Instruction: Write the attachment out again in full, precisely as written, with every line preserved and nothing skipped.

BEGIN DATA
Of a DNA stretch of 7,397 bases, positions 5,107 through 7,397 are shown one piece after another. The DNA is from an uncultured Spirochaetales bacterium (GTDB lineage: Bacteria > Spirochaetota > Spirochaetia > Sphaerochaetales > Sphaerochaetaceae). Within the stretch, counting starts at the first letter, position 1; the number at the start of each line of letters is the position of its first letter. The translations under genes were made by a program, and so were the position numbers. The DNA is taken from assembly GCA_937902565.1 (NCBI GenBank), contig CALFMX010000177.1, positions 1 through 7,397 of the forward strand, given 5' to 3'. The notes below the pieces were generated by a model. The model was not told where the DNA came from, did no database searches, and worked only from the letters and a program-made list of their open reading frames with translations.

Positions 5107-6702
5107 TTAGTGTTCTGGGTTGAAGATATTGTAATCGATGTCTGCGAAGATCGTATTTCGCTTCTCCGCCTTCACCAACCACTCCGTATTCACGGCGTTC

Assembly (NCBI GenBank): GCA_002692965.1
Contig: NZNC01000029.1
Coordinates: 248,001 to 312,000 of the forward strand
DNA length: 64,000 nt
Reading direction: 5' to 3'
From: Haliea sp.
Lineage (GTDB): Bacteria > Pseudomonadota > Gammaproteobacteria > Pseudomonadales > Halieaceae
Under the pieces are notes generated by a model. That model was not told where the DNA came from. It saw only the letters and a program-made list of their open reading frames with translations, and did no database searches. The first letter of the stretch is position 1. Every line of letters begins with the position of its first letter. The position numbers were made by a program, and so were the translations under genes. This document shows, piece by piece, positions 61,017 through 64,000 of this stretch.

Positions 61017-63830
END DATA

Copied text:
Of a DNA stretch of 7,397 bases, positions 5,107 through 7,397 are shown one piece after another. The DNA is from an uncultured Spirochaetales bacterium (GTDB lineage: Bacteria > Spirochaetota > Spirochaetia > Sphaerochaetales > Sphaerochaetaceae). Within the stretch, counting starts at the first letter, position 1; the number at the start of each line of letters is the position of its first letter. The translations under genes were made by a program, and so were the position numbers. The DNA is taken from assembly GCA_937902565.1 (NCBI GenBank), contig CALFMX010000177.1, positions 1 through 7,397 of the forward strand, given 5' to 3'. The notes below the pieces were generated by a model. The model was not told where the DNA came from, did no database searches, and worked only from the letters and a program-made list of their open reading frames with translations.

Positions 5107-6702
5107 TTAGTGTTCTGGGTTGAAGATATTGTAATCGATGTCTGCGAAGATCGTATTTCGCTTCTCCGCCTTCACCAACCACTCCGTATTCACGGCGTTC

Assembly (NCBI GenBank): GCA_002692965.1
Contig: NZNC01000029.1
Coordinates: 248,001 to 312,000 of the forward strand
DNA length: 64,000 nt
Reading direction: 5' to 3'
From: Haliea sp.
Lineage (GTDB): Bacteria > Pseudomonadota > Gammaproteobacteria > Pseudomonadales > Halieaceae
Under the pieces are notes generated by a model. That model was not told where the DNA came from. It saw only the letters and a program-made list of their open reading frames with translations, and did no database searches. The first letter of the stretch is position 1. Every line of letters begins with the position of its first letter. The position numbers were made by a program, and so were the translations under genes. This document shows, piece by piece, positions 61,017 through 64,000 of this stretch.

Positions 61017-63830